You Bel with your rather attractive up and at `em approach , and those like you , have a role to play of course but what I rally want s for the good ship Real Conservative agenda, to run under a bland flag until it is safely docked in the harbour of state . Then up goes the Jolly Roger and the guns turn on the squealing rats at the BBC , the , the FSA , the scroungers , traitors and assorted vermin that need cleansing with flame and hate …..ahem where was I

    Ah yes so in the meantime everyone act normal even if it means a little cross dressing . You`ll enjoy it .I know I will

  3. newmania Says:

    Sorry for spelling and punctuation I `m a bit busy with filthy sordid trade

  4. Joe Says:

    Amazes me that economists don’t realise that low corporation tax is the FIRST tax cut that should spring to mind. Has no one studied what happened to Ireland in the eighties.
    Low corporation tac. Argue about it if you want. It works.

    Methinketh your hopes for DC are a little high, Bel.

    I think we’ll get Charles Clarke as PM for reasons I may already have posted here. If I heven’t Bel, and it’s somewhere else I’m thinking of, let me know, and I’ll explain my logic here.

  5. Bel Says:

    Joe, I would be very interested to hear your your explanation for Charles Clark as PM.

  6. Joe Says:

    You’re lucky Bel. Blog updated, everone else’s blog visited, twenty minutes to spare before I go…

    May 3rd, Holyrood. SNP 37 seats, LDs 20 seats, Greens 7 seats, Labour 45 seats. Lib Dems not going to back up Labour again, not after they’ve lost support. SNP/LD/Green coalition on the basis of a referendum AFTER the next UK elction. (Which Cameron will possibly win, the SNP certainly hope he will, it will maximise the pro-independence vote.)

    In these circumstances,English Labour MPs will see that a leader with a scottish seat just ain’t good, and while they expect to lose next time, those with majorities of less than 5,000 want to be in opposition against Cameron and not seatless.

    Brown knows he will lose the next election- his policy is simply to screw it up fot the incoming government- you know that yourself anyway, Bel. That’s why everyone wants to be deputy leader- great place to be in 2010 when the Labour party is electing a new leader to redefine Labour in opposition post Blair/Brown.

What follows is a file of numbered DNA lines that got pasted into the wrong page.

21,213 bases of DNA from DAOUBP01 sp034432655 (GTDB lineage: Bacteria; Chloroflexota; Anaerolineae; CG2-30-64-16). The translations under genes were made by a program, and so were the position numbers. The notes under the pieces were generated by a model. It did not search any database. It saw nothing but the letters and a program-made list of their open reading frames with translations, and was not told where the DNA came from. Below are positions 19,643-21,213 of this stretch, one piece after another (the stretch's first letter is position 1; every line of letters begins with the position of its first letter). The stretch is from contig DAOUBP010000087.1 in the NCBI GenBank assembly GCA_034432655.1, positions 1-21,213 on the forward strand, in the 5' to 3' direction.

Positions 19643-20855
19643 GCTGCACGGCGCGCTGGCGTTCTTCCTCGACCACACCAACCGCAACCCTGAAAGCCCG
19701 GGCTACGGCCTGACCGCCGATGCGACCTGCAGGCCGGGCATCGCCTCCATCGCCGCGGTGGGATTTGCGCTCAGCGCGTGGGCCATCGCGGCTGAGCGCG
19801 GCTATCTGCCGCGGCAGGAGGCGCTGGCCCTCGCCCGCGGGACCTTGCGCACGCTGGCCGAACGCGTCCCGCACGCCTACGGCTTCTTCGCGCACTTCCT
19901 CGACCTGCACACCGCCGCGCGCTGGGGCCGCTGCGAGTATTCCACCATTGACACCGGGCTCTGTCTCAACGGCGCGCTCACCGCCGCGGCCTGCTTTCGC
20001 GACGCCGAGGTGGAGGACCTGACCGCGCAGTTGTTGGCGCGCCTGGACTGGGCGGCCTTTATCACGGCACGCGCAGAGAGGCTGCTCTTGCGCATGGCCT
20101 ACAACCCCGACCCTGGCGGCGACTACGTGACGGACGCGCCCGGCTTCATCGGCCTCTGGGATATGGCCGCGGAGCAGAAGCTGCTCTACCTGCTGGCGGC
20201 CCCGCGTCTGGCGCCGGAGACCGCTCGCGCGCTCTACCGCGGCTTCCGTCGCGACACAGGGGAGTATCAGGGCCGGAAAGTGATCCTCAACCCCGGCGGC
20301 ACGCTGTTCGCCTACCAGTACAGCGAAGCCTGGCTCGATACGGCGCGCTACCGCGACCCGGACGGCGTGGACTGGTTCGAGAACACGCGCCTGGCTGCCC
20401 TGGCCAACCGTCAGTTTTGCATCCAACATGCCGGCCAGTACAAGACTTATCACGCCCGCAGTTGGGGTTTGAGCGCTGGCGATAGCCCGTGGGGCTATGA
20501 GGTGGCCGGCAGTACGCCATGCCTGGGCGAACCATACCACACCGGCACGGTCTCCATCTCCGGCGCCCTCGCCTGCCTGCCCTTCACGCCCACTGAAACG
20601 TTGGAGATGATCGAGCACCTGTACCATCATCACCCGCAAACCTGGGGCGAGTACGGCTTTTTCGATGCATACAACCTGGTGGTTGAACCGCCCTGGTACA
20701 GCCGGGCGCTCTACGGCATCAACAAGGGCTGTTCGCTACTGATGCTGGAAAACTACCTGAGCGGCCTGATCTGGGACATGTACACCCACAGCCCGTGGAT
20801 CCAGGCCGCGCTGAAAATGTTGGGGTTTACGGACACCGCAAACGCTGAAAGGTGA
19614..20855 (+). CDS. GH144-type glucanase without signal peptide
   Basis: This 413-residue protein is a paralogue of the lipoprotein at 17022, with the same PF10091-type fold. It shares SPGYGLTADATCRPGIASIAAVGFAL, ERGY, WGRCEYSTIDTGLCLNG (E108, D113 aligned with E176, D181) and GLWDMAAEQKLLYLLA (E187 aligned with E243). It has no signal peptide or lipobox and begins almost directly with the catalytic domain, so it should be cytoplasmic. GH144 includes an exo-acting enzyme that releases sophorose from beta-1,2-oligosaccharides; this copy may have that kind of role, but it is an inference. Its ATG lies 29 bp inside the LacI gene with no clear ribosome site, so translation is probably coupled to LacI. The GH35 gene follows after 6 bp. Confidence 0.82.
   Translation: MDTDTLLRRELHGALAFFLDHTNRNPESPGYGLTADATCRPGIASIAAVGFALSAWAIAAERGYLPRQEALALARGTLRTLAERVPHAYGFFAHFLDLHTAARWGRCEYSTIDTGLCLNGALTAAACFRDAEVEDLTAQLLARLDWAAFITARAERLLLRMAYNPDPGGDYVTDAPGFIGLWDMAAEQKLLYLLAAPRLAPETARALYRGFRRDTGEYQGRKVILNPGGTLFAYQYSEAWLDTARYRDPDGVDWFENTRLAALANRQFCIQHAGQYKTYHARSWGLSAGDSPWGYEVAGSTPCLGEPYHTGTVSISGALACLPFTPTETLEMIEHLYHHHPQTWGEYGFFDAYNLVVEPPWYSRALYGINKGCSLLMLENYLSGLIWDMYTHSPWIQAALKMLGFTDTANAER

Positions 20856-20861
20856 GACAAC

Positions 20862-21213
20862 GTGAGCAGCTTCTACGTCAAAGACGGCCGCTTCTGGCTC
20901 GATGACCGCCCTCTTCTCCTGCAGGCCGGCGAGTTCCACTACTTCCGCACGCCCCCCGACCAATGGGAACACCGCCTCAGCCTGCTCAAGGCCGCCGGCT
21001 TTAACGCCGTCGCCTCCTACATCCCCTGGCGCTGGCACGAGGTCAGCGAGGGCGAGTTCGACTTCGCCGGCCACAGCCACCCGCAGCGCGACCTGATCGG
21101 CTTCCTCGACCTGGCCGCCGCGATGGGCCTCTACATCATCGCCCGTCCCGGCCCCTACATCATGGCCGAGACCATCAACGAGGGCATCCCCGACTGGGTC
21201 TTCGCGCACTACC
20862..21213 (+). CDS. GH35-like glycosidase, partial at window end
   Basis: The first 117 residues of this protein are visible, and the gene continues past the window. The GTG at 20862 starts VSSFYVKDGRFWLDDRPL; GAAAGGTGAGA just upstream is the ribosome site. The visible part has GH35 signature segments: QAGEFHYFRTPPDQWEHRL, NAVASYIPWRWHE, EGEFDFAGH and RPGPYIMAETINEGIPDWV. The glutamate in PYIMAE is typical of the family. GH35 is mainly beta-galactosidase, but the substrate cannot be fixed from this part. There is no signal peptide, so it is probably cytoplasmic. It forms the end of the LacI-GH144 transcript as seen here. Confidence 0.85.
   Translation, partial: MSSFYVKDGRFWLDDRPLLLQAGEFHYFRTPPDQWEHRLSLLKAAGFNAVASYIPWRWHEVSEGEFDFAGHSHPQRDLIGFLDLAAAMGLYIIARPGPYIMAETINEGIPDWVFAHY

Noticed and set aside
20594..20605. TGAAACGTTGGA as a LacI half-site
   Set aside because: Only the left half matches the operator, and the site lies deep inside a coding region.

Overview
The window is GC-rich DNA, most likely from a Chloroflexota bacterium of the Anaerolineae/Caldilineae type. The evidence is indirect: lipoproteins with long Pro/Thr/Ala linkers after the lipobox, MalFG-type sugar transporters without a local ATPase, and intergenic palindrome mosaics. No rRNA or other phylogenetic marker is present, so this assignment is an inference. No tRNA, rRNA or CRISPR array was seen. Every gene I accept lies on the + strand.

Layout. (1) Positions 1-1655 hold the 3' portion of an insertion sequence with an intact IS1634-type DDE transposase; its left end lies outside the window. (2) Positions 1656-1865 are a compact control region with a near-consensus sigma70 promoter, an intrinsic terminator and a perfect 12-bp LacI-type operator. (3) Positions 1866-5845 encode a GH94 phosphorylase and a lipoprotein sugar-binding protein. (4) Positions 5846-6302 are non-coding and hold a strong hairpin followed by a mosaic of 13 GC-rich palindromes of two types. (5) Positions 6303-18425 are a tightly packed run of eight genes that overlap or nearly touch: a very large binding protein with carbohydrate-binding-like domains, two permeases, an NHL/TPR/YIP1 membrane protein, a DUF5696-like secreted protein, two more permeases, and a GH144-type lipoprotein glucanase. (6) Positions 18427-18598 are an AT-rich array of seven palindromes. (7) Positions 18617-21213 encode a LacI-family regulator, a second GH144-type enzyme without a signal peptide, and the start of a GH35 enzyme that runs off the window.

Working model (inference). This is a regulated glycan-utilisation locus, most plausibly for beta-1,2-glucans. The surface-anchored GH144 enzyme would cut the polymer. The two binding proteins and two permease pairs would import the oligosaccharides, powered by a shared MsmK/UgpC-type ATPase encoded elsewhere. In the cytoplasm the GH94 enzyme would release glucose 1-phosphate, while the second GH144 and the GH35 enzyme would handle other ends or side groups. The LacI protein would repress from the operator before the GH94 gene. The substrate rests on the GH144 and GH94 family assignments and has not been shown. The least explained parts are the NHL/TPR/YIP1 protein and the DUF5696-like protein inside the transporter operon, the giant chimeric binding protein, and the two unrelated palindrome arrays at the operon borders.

So if Borpwn (and Reid) are unacceptable because they’re Scottish, no labour politican will want to do a Hague and ruin their career by becoming leader in fruitless times.
    The only person who would piut themselves forward is someone who has nothing tgo lose otherwise. Someone who has no political career left. Someone who might as well play the final gamble. Someone who still believes in Blairism when even Blair can’t be bothered any more. someone whose own constituency is on the line anyway.

    Step forward the loathsome member for Norwich South.

  7. jameshigham Says:

    I think Tony’s right about what ‘the Tories might inherit from Brown’. It’s one thing what they commit to. It’s another checking the devastation after assuming office.

  8. Andrew Allison Says:

    After Brown shot himself in the foot with his budget, I just wonder how many Labour Party members are waking up and thinking: This guy is going to be a disaster?

  9. cityunslicker Says:

    As I posted, I think Osborne is the problem witht he Tories. he is a good mate of Dave’s and does not have the guts to stand up by his policies.

    It is not like we have to promise exact amounts and corner ourselves; we need to make the economic case against the statist madness that is now engulfing the country.

    Hague for shadow chancellor.

  10. Andrew Allison Says:

    cityunslicker: ‘Hague for shadow chancellor.’ Hear, hear!

  11. Daily Referendum Says:

    Cityunslicker,

    When I clicked on your name to go to your site, I got redirected to a load of religious mumbo jumbo. I think you need to check it out.

  12. Bel is thinking : Blog Archive : David Cameron falls behind Gordon Brown in the polls Says:

    […] to say ‘no thanks’. And as unappealing as a Brown premiership is to many (look at previous polls, for example), people have now decided that even that is preferable to being led by an arrogant man […]